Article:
Nine projects funded to inform development of novel and innovative national data research infrastructure

DARE UK and UK Research and Innovation (UKRI) are delighted to announce the award of over £2 million to fund nine research teams to deliver a programme of Sprint Exemplar Projects.

The purpose of the projects is to uncover and test early thinking in the development of a more joined-up and trustworthy national data research infrastructure. This is to support cross-domain analysis of sensitive data at scale for public good.

Full details can be found here:

Come and work with us!

We are currently recruiting for a number of positions across the HIC team:

Software Programmer 

Senior Data Engineer 

Information Security & Governance Manager 

TRE Projects Coordinator 

Please just click on the links above to see full details for each of these roles. 

National COVID-19 Chest Imaging Database

An exciting new paper "An overview of the National COVID-19 Chest Imaging Database: data quality and cohort analysis" has just been published at Giga ScienceJournal. You can find it here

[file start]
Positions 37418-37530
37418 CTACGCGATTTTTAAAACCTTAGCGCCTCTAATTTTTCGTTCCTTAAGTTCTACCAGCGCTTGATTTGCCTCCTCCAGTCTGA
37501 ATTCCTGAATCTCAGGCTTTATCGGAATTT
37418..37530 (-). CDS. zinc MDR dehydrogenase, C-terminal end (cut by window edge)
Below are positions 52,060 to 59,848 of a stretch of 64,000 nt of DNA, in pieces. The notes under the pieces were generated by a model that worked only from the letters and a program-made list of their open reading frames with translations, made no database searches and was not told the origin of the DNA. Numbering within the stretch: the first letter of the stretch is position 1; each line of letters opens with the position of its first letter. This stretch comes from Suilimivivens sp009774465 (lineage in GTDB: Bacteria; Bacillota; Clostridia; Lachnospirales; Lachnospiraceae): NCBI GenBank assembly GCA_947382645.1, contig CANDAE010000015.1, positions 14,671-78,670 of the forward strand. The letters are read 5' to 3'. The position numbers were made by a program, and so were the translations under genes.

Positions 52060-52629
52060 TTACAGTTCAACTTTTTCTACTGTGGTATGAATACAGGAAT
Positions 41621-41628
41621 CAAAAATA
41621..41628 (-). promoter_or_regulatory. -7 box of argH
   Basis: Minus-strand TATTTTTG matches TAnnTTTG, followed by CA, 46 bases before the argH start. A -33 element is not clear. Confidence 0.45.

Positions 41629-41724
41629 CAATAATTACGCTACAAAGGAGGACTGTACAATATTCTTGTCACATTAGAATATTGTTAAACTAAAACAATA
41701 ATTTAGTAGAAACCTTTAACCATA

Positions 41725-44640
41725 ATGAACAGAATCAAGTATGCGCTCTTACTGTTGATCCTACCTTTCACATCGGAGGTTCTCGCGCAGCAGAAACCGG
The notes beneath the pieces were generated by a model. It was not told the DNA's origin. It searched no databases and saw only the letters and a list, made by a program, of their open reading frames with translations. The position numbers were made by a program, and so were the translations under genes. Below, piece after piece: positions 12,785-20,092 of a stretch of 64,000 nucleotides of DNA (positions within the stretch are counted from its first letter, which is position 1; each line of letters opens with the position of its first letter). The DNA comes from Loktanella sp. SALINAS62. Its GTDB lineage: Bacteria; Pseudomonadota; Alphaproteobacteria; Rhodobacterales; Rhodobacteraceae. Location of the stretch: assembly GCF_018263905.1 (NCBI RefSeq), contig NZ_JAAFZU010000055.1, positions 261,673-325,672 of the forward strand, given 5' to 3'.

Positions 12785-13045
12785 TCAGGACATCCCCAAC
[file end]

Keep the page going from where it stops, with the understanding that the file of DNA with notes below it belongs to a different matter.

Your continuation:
Exciting new paper just out

Desiderata for the development of next-generation electronic health record phenotype libraries:

Announcing the launch of the HDRUK Phenotype Library

A new powerful tool is now on the table for health data research. Launching today, 4th November 2021,  The HDRUK Phenotype Library is a comprehensive, open access resource providing the research community with information, tools and phenotyping algorithms for UK electronic health records.

HIC support this Joint Statement from the Medical and Social Research Community

GP health data are crucial for the planning and provision of health services and to enable research discoveries that save and improve people’s lives